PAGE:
arugula.jpg I watched Mark Bittman’s video Pasta With Anchovies and Arugula.

He’s very simpatico and easy to follow and his recipes are usually simple and good. This one is another take on aglio-olio, the iconic Roman dish of spaghetti in garlic and oil.

You can do a lot of things with this dish, adding almost anything you feel like or have around in the fridge, but you have to be careful not to get too creative and ruin what is a classic way to sauce spaghetti. Don’t, for example, throw in that leftover lox from last Sunday’s brunch. That won’t work.

Anyway, I went to the farmer’s market on Saturday – the one across from Lincoln Center – to pick up some farmer-fresh arugula to use in the dish – and every single farmer was sold out of it.arugula It seems everyone on the Upper West Side saw the Mark Bittman video and wanted to make the dish on the same night. Such is the power of the New York Times.

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wizarddorthyAh, we’re off once again to see the wizard, played by, in his newest incarnation, James Franco. Apparently, according to a recent story on NPR, there are 8 other Oz-related projects in the works, and I suspect that the reason for this recent surge in interest has to do with the boom in dystopian literature and film. The 1939 film adaptation of L. Frank Baum’s Wonderful Wizard of Oz was a dreamscape antidote to the Great Depression, The Hunger Games of its time, as its central character, the unsinkable Dorothy Gale, and her little dog, too, took off to have a series of adventures— only to be quite happy, at the end, in true Hollywood romance fashion, to return to the home that she was once so desperate to leave. Like Katniss Everdeen prepping for the opening ceremony on the eve of the hunger games, Dorothy cleaned up nicely at the Emerald City Beauty Salon, and like Katniss, Dorothy was plucky and brave.

Unfortunately, Dorothy is what’s missing from Oz the Great and Terrible, for this is a prequel. And this version gives us something quite different: one part buddy film (the main buddy being a monkey—surely viewers can’t help but think of the 2011 Rise of the Planet of the Apes, in which Franco spent a good amount of time with a chimp), and one-part Updikian Witches of Eastwick. The 1939 MGM musical and the current film are, of course, only two among many adaptations, which began shortly after the novel’s publication in 1900. Baum himself wrote two versions for the stage. And when there are remakes and sequels, a blockbuster prequel is sure to follow, so this latest development shouldn’t surprise us. (There is a rumor of a sequel to this prequel— let’s not go down that yellow-brick road for now).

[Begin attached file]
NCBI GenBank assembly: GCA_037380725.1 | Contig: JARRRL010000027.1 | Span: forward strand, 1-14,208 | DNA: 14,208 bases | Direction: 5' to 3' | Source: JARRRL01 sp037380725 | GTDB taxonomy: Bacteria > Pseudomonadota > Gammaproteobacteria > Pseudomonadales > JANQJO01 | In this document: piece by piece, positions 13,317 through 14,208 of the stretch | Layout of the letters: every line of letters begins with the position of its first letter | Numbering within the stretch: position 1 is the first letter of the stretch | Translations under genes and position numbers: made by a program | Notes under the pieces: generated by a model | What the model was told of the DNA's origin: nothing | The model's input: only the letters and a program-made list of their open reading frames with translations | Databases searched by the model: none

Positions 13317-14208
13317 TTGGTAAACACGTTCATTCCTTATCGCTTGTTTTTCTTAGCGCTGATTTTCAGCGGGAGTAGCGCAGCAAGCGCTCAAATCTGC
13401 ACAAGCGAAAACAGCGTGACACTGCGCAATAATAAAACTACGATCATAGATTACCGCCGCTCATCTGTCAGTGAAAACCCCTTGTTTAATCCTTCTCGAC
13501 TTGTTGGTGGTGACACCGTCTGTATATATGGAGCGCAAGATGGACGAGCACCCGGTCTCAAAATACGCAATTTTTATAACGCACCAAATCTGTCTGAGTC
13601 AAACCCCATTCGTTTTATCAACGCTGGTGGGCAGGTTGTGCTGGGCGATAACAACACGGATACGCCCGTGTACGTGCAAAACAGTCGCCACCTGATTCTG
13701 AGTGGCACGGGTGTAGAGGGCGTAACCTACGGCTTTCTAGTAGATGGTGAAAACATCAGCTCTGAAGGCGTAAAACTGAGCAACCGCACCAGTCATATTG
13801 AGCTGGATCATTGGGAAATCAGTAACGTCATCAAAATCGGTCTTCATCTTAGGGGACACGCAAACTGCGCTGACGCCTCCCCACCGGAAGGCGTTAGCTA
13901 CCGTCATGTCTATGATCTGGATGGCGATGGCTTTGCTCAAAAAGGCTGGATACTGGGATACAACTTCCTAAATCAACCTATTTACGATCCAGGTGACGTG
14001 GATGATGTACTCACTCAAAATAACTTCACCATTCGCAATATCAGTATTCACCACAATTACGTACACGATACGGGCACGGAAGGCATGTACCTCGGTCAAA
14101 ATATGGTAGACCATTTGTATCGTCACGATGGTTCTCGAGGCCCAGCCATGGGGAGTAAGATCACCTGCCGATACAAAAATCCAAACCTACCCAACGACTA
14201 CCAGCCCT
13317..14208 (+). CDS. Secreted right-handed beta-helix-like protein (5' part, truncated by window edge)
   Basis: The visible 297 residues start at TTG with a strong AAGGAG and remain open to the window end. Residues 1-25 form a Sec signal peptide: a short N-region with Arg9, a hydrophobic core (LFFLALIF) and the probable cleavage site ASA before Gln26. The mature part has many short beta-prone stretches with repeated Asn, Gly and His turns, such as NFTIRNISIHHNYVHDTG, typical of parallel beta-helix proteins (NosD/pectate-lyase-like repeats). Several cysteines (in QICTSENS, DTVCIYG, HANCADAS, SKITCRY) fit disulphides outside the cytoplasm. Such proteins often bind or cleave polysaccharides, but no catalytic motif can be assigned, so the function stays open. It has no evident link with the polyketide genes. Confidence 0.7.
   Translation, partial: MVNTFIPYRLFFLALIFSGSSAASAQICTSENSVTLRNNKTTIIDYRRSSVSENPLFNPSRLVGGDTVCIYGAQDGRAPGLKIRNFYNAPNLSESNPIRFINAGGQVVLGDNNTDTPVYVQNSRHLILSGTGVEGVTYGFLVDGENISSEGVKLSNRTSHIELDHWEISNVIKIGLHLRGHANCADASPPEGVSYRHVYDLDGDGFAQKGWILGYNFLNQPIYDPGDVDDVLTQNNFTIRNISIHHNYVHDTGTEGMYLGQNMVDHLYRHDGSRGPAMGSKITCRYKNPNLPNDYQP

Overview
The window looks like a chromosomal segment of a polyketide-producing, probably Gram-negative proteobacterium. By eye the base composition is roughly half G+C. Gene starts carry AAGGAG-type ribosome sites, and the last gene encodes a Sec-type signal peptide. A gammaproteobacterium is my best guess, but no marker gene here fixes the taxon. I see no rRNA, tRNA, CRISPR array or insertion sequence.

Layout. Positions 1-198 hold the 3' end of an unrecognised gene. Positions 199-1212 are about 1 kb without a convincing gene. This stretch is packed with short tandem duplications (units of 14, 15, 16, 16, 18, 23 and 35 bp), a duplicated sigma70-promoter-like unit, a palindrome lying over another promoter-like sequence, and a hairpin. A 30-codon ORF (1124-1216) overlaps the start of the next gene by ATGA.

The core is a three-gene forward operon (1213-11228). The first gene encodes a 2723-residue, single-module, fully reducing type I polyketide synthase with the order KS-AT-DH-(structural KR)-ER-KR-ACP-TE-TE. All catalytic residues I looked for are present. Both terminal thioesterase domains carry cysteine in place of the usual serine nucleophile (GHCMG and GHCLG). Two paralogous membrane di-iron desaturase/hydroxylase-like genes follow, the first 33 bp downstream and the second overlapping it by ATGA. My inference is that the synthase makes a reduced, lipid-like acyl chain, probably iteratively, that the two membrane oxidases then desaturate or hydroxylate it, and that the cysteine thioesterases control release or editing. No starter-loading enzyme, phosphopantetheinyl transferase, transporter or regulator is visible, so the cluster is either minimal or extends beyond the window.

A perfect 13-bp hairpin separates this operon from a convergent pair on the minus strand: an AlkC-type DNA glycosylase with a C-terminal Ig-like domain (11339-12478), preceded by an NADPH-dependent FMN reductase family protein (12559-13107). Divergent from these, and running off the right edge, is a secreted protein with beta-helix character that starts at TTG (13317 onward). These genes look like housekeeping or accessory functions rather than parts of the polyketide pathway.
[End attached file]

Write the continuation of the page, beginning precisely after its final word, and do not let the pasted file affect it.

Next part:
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money-shot-1024x959I got startled the other day while I was baking and accidentally knocked the bright orange box of baking soda to the ground, spilling the powder out into a small white mound.  Dexter bounded into the kitchen and began to lick up my mess, when suddenly his tongue stopped short and he looked up at me with this “what the fuck is that?” look on his face.  I was transported back to a childhood game my mother and I used to play.

My parents have been divorced since I was about one, so I have no memory of them together. Their separation was more a fact than a hardship.  I grew up with my father and my stepmother in New York but would visit my mother in Washington DC one weekend a month.  I think every child that spends a smaller amount of time with one parent than the other develops rituals with that parent.  The familiarity of the ritual melts the separation time and you pick up right where you left off.

My mother and I made pancakes.

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From the LA Times

cookinglbosterI ate my share of lobsters while spending summers in Rhode Island. My family still talks about the 10-pounder we bought from a shop in Galilee. We spent an hour scouring the neighborhood looking for someone who owned a pot big enough to cook it. Lobster is still one of my favorite foods of summer — that's when it is the cheapest, when they move closer to shore and the fishing conditions are better.

A good lobster is something to be relished, eaten with your hands, the buttery juices wiped from your chin and licked from your fingers.

The easiest way to cook lobster is simply boiled and then served on a picnic table spread with newspaper. Select a pot that is large enough to accommodate all the lobsters. Add enough salt to the water to approximate the salinity of the sea, about 3.5%. Add enough vinegar that the water tastes slightly acidic.

Bring the water to a boil, add the lobsters and cover the pot. The water should maintain a simmer but no more — that makes more tender meat. The general rule for cooking lobster is to allow 7 to 8 minutes per pound. I think lobster tends to be better when slightly less than fully cooked, but most people want their shellfish well done. This is totally understandable, but a hint of translucence in the flesh is not a bad thing.